Benefits of Rose Oil

Besides allegedly inciting feelings of love, rose absolute has been used throughout history for many ailments, including:

Stress relief

Anxiety reduction

Menstrual and menopausal symptom relief

Wrinkle reduction



Remember: this information is being provided strictly for educational and entertainment purposes. The FDA has not approved rose absolute or rose oil in general for medical use. The HSCG does not give medical advice and does not advise using rose absolute for medicinal purposes.


Because it is so expensive to produce, some dishonest merchants dilute their rose oil with other oils like geranium and palmarosa. Sometimes, these oils will still be marketed as pure rose absolute oil; be sure to buy from respectable and historically honest suppliers and ask questions about the oil’s origin to make sure you don’t spend rose absolute money on mostly geranium oil!

Final Thoughts 

Using rose absolute oil in your soap and cosmetics can add a light, romantic scent that is both uplifting and inspiring. With the storied history behind the rose, you have many talking points for your rose-scented products; don’t let the expense of the oil dissuade you! A light touch with a high quality rose oil will make any soap or cosmetic positively float off the shelves. Get creative with fragrance blending and invent your own warm and romantic aroma to keep your customers coming back time and again.

Do you know what pairs well with rose absolute? Find out by taking a look at our article about Fragrance Blending:

A Beginner’s Guide to Castile Soap

Castile soap is arguably one of the most simultaneously simple and complicated soaps in existence! From debates on its origin, to arguments about what it should and should not contain, castile soap means something different to just about every soap maker.

The Debatable History of Castile Soap 

It is difficult to find a definitive answer as to where castile soap originated. Some say that it dates back to Levant, where Aleppo soap makers historically and presently produce hard soaps based on olive and laurel oils. Others say that the soap originated in Castilla, Spain. Whatever the true root of castile soap may be, one thing is for certain; soap makers have been utilizing the benefits of this hard, luxurious soap for thousands of years.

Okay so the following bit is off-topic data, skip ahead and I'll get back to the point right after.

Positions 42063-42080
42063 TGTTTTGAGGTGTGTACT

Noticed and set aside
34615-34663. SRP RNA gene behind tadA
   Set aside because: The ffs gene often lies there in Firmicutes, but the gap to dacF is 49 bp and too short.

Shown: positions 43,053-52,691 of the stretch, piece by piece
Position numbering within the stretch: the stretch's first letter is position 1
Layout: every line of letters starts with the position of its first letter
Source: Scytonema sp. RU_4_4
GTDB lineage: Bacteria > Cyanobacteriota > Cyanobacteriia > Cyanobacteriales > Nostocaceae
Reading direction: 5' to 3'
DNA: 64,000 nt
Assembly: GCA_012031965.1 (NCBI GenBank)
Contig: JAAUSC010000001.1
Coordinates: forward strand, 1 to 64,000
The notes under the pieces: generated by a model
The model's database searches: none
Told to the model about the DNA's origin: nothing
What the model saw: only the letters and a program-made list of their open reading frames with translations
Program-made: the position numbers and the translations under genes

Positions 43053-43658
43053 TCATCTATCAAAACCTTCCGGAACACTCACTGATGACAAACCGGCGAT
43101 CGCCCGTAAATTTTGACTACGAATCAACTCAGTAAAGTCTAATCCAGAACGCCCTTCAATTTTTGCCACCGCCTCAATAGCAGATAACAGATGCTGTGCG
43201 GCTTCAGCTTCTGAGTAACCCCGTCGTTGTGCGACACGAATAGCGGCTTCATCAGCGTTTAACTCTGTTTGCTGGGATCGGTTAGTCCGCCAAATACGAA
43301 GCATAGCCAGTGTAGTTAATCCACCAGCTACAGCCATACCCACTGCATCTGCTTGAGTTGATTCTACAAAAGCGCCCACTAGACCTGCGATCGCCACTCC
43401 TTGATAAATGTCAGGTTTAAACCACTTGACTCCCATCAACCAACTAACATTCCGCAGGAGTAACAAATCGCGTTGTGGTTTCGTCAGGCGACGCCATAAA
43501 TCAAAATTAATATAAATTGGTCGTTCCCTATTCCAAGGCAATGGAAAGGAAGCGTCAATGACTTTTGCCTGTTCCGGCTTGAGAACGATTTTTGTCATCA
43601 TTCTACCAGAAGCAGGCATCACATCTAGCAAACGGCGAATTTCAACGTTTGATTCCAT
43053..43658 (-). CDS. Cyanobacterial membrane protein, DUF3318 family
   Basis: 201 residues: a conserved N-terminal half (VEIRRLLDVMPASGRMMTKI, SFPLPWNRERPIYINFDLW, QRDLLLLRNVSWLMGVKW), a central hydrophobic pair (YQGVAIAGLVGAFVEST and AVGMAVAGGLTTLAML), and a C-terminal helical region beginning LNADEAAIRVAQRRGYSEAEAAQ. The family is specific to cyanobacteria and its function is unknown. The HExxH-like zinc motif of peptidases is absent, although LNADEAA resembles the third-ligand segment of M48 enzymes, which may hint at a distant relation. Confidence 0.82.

Contents in Flux 

Finding the definitive answer of exactly what castile soap should contain was no easier than learning its history! Some believe that true castile soap is made using 100% extra virgin olive oil and sodium or potassium hydroxide. Others believe that the scope of ingredients encompasses all soaps made with only vegetable derived oils and lye, as long as the recipe is devoid of any and all animal tallow (also known as animal fat). Because of this, it is possible to see a castile soap made from almost any vegetable based oil; but many soap makers still believe that a true castile soap should contain only olive oil as its main ingredient.

The Benefits of Castile 

Finding the benefits of castile soap was easy; this beloved soap is revered for its multi-purpose cleaning skills. In liquid form, many people use it to clean their floors, toilets, sinks, countertops or as a spray-able solution for plants to help repel pests. In bar (and liquid form), castile soap is used to wash the body, hair and face. It is a truly versatile product that is very simple to formulate, and has the added benefit of being vegan-friendly by nature because of its all-vegetable based oil ingredients. Because of its simple formulation, it is also customizable with colors, scents and oils, which means the options for making your own standout soap are limitless.

The Drawbacks of Castile 

Although there are few drawbacks of castile soap, it is important to take them into consideration before making it.